14 “Vagabond Mind” Paganism – he joined a pagan cult Philosophy Astrology 12 to 19 19 to 31 Manichaeanism Skepticism Neoplatonism Augustine’s Search for Truth July, 386 “I dared to roam the woods and pursue my vagrant loves beneath the shades.... Lord, how loathsome I was in Thy sight…. Lust stormed confusedly within me, whirling my thoughtless youth over the precipices of desire, and so I wandered still further from Thee, and Thou didst leave me to myself: the torrent of my fornications tossed and swelled and boiled and run over.” Interior search for truth and an absorption in worldly and sexual gratification

15 Intense desire for truth & serious intellectual pursuit. Has a great sense of his evil nature. Christian influence of his mother and a growing culture of Christianity. Tries Manichaeanism, but rejects it. Tries Platonism, but rejects it. Circumstances of Augustine’s Conversion Background Alternatives to Christianity

16 Comes under the preaching of Ambrose and struck by the certainty of truth and answers to the problem of evil given in his sermons. A visitor named Pontitian challenged Augustine to take up the monastic life and chastity. Ambition and Physical Pleasure. “Give me chastity and continence; but not now.” Is forced to give up mistress of 15 years and mother of his son for an arranged marriage to achieve a higher social status. The leading Neoplatonists, Marius Victorinus, converts to Christianity casting Augustine into skepticism and doubt. Circumstances of His Conversion in Milan Augustine reaches the pinnacle of his profession, has wealth, popularity, friends, a villa, but is dissatisfied. “panting after honors, profits, and marriage”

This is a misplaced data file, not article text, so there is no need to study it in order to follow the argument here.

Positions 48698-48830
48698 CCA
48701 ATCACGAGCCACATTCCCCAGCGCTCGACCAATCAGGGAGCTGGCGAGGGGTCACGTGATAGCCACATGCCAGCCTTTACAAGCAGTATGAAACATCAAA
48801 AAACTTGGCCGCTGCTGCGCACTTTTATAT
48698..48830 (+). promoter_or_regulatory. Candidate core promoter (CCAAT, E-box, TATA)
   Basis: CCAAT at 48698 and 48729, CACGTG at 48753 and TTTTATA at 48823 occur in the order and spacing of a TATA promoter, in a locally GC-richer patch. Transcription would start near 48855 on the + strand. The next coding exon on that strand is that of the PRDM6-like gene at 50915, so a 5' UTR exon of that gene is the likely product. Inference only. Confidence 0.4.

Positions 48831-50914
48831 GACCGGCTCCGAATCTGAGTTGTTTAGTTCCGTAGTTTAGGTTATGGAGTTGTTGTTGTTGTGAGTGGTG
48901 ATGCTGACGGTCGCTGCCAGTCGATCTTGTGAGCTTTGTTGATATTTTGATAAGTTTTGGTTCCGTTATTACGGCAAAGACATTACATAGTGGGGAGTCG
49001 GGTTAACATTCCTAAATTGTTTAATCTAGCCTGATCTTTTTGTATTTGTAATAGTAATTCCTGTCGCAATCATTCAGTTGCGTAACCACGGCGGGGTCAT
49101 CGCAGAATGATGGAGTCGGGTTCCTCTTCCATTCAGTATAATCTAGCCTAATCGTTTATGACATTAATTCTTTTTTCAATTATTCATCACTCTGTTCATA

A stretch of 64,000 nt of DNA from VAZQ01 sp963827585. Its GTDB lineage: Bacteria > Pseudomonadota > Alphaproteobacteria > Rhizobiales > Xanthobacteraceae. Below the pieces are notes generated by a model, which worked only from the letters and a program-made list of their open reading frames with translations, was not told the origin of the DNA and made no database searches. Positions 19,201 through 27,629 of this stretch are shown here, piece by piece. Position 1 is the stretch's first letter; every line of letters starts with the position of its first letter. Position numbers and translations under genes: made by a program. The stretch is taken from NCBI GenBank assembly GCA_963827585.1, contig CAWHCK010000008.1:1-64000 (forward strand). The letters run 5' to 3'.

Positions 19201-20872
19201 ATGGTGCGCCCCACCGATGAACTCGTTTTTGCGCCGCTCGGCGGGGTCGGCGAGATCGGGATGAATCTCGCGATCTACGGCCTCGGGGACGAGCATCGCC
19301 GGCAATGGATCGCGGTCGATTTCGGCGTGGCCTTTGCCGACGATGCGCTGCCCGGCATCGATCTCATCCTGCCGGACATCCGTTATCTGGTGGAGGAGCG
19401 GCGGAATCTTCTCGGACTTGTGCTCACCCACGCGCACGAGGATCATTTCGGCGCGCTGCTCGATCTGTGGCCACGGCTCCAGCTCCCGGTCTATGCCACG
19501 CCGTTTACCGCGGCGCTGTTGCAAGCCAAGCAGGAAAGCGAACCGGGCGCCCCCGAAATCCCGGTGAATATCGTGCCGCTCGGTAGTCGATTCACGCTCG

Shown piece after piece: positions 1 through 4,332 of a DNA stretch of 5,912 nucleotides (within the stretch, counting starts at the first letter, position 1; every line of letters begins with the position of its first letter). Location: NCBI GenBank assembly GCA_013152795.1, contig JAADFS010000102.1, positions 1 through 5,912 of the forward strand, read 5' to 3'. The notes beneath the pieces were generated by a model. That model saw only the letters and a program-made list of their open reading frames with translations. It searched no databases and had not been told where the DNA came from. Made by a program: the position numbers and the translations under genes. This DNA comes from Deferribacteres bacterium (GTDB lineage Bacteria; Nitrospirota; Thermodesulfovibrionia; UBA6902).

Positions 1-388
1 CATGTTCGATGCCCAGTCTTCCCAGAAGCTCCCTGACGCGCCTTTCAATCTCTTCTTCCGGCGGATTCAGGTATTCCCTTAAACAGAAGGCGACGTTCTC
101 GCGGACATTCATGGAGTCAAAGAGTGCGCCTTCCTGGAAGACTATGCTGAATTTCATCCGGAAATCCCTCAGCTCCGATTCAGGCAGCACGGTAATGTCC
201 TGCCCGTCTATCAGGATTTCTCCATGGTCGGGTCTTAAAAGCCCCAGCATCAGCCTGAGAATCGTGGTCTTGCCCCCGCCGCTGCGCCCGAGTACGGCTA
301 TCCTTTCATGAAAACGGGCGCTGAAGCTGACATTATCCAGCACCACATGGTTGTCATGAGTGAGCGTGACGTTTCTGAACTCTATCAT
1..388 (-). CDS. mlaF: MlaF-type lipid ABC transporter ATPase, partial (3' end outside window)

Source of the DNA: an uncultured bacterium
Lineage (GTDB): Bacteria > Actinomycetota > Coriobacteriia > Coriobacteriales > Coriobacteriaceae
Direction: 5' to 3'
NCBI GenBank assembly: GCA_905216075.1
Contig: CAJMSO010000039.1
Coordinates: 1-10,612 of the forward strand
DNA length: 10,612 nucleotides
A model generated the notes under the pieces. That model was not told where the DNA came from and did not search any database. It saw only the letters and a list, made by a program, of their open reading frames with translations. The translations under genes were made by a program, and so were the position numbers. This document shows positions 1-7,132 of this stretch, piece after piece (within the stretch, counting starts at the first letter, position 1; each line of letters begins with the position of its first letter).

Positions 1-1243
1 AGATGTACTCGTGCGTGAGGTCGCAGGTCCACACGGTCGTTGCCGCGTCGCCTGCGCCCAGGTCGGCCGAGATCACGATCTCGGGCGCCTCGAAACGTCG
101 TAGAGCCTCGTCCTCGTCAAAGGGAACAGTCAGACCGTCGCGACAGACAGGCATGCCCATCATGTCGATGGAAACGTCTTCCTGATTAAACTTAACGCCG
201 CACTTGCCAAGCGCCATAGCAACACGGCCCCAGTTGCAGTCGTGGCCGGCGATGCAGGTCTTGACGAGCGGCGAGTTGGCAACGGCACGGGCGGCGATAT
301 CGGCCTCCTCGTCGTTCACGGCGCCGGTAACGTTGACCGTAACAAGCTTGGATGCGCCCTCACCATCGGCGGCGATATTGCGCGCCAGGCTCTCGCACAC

17 July 386 Converted Easter 387 Baptized by Ambrose 388 Rome to write Returns to Thagaste 3 years of contemplative & literary retirement 391 Becomes presbyter 395 Elected Bishop of Hippo 430 Dies 39 years of ministry Timeline After Conversion No longer merely a philosopher-Christian, concerned with the dialectic of the interior search for God, now he was also a pastor, who had to turn his attention increasingly to the Scriptures and their exposition and to the practical problems of the churches in North Africa. retreat

18 Monica - don’t underestimate the effect of a faithful mother on the history of Christianity Never give up on the conversion of a lost person God was able to use Augustine’s bad past for the good of the church Lessons from the Life of Augustine

19 1.Polemicist 2.Preacher 3.Episcopal Administrator 4.Theologian 5.Philosopher Augustine’s Areas of Influence